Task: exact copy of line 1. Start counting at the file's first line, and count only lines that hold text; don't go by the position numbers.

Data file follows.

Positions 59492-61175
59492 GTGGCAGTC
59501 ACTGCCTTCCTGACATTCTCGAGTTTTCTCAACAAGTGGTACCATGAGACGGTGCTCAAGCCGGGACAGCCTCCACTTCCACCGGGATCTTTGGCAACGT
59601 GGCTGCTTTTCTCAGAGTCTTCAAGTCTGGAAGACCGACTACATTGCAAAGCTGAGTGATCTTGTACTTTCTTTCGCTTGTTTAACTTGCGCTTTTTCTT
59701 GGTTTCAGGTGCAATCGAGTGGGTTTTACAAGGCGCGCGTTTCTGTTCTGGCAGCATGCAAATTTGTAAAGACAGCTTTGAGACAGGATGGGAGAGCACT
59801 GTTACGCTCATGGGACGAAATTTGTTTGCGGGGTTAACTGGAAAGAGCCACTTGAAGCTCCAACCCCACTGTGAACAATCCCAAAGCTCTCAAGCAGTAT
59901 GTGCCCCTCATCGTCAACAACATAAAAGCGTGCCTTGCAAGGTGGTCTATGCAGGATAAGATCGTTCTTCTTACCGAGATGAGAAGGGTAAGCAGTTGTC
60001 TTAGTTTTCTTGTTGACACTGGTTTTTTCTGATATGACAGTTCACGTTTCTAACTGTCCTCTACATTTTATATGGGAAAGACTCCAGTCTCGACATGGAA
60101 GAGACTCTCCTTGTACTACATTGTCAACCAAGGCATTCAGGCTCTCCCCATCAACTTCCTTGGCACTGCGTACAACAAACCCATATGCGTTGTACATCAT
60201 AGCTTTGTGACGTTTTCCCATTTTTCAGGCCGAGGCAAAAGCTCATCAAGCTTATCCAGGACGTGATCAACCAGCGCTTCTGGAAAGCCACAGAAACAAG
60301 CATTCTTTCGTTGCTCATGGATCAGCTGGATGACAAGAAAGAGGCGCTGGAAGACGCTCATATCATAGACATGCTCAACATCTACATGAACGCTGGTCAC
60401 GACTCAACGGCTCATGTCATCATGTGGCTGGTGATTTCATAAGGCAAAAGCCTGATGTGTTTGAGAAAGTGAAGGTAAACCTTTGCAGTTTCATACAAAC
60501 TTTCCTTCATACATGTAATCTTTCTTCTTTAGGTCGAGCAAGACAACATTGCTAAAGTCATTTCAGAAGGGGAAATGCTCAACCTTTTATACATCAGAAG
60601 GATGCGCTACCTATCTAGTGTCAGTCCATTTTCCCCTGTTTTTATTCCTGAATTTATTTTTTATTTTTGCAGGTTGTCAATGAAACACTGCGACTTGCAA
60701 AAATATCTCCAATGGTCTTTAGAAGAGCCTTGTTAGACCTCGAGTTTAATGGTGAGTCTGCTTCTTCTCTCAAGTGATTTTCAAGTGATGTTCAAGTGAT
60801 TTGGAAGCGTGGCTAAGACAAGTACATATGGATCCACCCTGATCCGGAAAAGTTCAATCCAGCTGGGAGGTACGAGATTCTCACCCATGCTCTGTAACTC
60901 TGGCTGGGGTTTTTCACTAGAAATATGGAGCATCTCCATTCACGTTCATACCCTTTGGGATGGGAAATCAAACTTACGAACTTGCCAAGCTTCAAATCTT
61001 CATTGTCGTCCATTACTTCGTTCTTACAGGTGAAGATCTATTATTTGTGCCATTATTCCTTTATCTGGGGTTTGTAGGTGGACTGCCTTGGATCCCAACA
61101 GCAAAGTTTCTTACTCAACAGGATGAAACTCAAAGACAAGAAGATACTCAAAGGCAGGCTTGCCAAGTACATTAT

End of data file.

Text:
Positions 59492-61175